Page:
WSJ July 20, 2019
Abortion Rulings in Alaska Prompt Governor To Cut Court Funding
By Ethan Millman | 660 words
Alaska’s American Civil Liberties Union chapter is suing Gov. Mike Dunleavy after he said he would cut funding for the state’s Supreme Court in retaliation to abortion-related rulings.
In a line-item veto, Mr. Dunleavy cut nearly $335,000 in funding for Alaska’s court system, which the Republican’s office said was the same amount the state pays annually to cover elective abortions under its Medicaid program. I
n February, the Alaska Supreme Court upheld a 2001 decision that prevented restrictions on Medicaid funding for abortions.
“The legislative and executive branch are opposed to state funded elective abortions,” the document issued by Mr. Dunleavy’s Office of Management and Budget stated. “The only branch of government that insists on state funded elective abortions is the Supreme Court. The annual cost of elective abortions is reflected by this reduction.”
In a complaint filed Wednesday in state superior court in Anchorage, the ACLU of Alaska asked for an injunction to restore the reduced funding.
“That isn’t just petty and vindictive; it is a clear assault on the constitutional power of the judiciary and a grossly inappropriate attempt to use money to coerce judges to a political end,” ACLU of Alaska’s Executive Director Joshua A. Decker said.
A representative for Mr. Dunleavy’s office referred inquiries to Alaska Attorney General Kevin Clarkson, who said on a conference call Thursday that the governor’s veto was constitutionally allowed. He said the ACLU’s lawsuit would bring the court into budgetary matters, potentially violating the separation of powers.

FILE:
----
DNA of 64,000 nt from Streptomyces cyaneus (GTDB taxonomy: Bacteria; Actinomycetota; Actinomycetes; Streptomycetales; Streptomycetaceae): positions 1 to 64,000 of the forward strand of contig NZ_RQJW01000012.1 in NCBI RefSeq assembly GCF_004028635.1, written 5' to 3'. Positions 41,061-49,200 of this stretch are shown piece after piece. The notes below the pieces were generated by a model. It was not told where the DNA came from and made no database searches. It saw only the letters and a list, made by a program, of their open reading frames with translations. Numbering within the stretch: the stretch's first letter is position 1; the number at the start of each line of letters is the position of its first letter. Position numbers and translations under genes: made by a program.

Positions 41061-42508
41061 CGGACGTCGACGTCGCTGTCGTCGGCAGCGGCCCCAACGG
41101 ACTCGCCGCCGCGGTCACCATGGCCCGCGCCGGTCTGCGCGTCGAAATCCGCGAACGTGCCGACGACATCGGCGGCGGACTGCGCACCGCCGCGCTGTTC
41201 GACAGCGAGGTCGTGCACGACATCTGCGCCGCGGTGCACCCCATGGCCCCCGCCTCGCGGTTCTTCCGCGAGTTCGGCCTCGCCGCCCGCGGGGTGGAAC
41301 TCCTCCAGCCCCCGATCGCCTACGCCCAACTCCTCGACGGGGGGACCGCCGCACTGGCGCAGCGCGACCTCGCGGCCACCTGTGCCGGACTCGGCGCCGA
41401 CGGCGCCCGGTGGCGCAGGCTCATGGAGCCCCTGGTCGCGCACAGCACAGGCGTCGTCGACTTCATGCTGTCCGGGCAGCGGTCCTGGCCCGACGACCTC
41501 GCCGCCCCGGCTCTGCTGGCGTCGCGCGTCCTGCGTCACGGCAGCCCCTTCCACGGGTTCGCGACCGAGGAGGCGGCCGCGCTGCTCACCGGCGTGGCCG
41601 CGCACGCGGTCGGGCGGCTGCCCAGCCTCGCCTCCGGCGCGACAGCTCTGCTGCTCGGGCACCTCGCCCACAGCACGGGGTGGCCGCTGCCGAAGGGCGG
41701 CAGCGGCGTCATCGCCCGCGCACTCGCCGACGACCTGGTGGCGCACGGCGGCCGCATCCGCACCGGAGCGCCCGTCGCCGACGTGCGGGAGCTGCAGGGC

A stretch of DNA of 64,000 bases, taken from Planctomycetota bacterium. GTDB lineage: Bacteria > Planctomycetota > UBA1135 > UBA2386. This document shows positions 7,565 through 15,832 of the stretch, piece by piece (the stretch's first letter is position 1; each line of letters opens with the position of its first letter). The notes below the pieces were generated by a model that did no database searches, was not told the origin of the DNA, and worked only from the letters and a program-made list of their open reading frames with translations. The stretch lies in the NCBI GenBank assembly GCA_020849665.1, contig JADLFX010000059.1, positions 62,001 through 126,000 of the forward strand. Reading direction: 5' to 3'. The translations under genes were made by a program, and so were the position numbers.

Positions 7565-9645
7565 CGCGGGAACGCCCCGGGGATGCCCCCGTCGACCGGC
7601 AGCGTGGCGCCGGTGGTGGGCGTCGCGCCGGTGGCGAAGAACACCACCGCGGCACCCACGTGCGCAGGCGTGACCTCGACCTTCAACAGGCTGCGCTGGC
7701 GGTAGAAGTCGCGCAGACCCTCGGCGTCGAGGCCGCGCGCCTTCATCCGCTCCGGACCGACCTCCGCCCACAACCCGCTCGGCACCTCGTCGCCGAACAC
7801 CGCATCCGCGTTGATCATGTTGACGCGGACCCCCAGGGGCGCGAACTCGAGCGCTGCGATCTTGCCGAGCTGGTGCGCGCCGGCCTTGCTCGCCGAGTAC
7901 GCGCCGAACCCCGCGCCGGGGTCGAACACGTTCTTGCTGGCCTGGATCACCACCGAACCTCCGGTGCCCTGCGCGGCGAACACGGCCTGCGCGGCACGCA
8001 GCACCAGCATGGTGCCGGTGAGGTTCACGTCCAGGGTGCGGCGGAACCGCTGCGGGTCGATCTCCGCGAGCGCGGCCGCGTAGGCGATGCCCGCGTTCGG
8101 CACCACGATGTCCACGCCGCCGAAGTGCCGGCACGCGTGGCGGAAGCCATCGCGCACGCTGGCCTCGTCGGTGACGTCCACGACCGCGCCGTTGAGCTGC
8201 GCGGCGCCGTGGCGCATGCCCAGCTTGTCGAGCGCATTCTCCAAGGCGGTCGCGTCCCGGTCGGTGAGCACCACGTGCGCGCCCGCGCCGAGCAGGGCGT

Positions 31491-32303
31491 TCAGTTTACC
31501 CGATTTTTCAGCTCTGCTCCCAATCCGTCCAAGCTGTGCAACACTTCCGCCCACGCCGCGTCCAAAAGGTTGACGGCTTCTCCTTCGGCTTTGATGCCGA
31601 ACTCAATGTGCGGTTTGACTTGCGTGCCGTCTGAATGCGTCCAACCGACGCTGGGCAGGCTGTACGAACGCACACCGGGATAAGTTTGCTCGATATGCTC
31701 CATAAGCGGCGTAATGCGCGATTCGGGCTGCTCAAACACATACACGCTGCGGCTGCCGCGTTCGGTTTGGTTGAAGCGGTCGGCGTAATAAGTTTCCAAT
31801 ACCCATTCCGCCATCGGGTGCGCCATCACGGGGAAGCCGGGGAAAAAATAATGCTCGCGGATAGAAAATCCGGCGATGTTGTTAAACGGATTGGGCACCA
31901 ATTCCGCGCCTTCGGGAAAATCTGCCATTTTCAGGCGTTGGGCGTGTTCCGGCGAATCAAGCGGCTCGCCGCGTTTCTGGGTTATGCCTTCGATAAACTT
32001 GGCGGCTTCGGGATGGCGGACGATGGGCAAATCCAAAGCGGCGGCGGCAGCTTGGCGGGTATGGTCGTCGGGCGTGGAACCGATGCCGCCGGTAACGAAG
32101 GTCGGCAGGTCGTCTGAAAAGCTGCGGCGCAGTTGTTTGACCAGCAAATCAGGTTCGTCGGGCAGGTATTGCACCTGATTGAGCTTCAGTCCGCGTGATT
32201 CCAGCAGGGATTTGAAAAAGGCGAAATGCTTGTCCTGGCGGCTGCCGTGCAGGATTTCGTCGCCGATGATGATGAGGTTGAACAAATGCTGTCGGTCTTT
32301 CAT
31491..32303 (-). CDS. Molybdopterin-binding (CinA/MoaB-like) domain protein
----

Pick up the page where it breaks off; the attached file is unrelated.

Following the governor’s veto, Alaska Chief Justice Joel Bolger sent a memo to state’s court employees.
“Legislators, governors, and all other Alaskans certainly have the right to their own opinions about the constitutionality of government action,” Mr. Bolger said in the memo, “but ultimately it is the courts that are required to decide what the constitution mandates.”
Erwin Chemerinsky, dean of the University of California, Berkeley, School of Law, said retaliatory budget cuts against courts are rare.
“It’s deeply disturbing, because the courts are supposed to interpret the law without regard to what’s going to please the elected officials,” Mr. Chemerinksy said. Mr. Clarkson disagreed, arguing that the court could remain impartial.
“The court is big enough to take criticism, and our court certainly is,”he said. “I don’t expect them to modify their behavior based on the fact that the governor reduced their budget by a small amount.”
The total budget requested for this fiscal year for Alaska’s appellate courts, including its Supreme Court, is $7.1 million, a spokeswoman said.
It is rare but not unprecedented for state politicians to express their anger over court rulings by threatening to cut funding, said William Raftery, an analyst at the National Center for State Courts.
In 2015, lawmakers in Kansas passed legislation that would have eliminated state court funding if any judges struck down a controversial law that took some authority away from the state Supreme Court. However, legislators backtracked following lawsuits.
Mr. Dunleavy’s move comes as Republicans in other states are making a renewed push to outlaw abortion, an effort that could spark a new consideration of Roe v. Wade by the U.S. Supreme Court.
The line-item veto is part of a broader battle between Mr. Dunleavy and legislators over the state’s budget. The governor last month vetoed $444 million of spending in Alaska’s $8.3 billion budget that took effect July 1 to help fund an increase in an annual oil royalty check sent to residents and decrease the state’s budget deficit. The cuts included a 41% reduction in funding for the University of Alaska system, which sparked protests.
During a disagreement over where they could legally meet, more than half the state’s legislators convened in Juneau earlier this month, where they failed to garner enough votes to override Mr. Dunleavy’s vetoes.
The full legislature was expected to gather in Juneau on Thursday, after which changes to the budget are scheduled to be considered, according to legislative spokesmen.